The Content Guidelines are short and worth understanding well. I often find myself quoting aspects of the guidelines when I flag a review and request its removal.
I look at flagging as my chance to play armchair lawyer. I’ll write a compelling case, citing evidence from the review and text from the content guidelines to build a compelling plea for removal.
If there is a violation and you’ve highlighted it well, you will receive an initial email stating, “Thanks for the report!”
This email will give you a tracking number in case you don’t hear from them with a status update, and you can always send them a follow-up with that number.
Once Yelp has decided whether to remove the content you reported, they will send one of the two follow-up emails, as seen below.
However, if you don’t agree with their final decision, you can escalate a review for further consideration by accessing Yelp’s Questionable Content page, where you can add your case number and state why you don’t agree with any comments.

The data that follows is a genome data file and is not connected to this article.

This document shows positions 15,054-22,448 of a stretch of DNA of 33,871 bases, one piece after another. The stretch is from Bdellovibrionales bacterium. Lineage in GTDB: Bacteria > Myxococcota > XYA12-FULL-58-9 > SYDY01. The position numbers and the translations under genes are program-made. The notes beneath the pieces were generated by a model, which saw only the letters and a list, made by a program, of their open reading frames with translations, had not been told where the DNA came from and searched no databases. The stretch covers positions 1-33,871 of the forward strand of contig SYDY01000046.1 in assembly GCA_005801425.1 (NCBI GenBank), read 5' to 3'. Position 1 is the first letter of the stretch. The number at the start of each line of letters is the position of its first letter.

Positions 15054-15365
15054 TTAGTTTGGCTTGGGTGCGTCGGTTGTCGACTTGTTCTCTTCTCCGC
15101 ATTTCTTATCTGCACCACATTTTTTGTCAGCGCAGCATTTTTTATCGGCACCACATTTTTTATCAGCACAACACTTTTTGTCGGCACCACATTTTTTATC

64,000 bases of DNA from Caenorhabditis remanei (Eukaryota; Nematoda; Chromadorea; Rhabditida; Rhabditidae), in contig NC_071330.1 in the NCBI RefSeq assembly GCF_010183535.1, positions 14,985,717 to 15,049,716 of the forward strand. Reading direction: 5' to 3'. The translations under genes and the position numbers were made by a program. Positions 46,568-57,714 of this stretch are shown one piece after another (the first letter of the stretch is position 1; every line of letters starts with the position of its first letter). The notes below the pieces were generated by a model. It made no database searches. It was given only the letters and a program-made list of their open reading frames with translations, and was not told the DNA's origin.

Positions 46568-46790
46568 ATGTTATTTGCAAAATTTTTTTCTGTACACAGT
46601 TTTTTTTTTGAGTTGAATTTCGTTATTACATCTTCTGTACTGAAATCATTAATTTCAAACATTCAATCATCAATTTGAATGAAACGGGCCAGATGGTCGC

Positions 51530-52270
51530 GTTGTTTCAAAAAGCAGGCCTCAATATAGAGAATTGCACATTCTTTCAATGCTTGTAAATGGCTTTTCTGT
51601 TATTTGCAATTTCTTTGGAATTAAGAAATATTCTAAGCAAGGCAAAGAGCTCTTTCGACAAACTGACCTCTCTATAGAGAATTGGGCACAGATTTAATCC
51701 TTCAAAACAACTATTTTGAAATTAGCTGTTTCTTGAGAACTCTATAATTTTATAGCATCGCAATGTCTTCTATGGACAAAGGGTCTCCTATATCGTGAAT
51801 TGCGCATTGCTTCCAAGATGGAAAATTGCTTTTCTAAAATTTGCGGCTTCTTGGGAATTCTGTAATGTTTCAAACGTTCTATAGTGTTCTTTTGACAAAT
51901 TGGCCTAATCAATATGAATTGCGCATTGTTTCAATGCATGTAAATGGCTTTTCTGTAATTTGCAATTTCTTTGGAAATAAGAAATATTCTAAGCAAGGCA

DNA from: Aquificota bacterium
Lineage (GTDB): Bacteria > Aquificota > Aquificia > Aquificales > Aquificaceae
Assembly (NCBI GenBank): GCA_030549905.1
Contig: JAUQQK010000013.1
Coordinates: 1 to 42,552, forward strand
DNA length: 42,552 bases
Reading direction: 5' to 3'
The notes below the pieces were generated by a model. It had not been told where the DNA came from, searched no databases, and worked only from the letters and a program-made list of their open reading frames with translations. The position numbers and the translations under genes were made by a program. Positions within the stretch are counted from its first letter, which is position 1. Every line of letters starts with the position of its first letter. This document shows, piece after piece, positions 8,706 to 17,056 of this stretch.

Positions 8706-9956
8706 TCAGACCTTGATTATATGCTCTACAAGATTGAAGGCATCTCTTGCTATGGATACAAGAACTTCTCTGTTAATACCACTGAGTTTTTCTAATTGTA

Continuing the legal analogy, consider this escalated review an Appeals/Supreme Court ruling. They are likely to agree with the previous ruling, so you must make a strong case for it to be reversed.
The success rate is lower here, but they will do a re-review and reverse positions if the appeal is compelling.
4. You need to understand the environment — it is gray, not black and white
I often see business owners and marketing directors who have great angst with Yelp as a platform but don’t actually use it personally. I always encourage them to set up a profile and get active, as there is no better way to understand the platform and the mindset of its users.
As “The Art of War” says, “Know thy enemy.” (Indeed, many business owners and marketing directors consider Yelp the enemy!)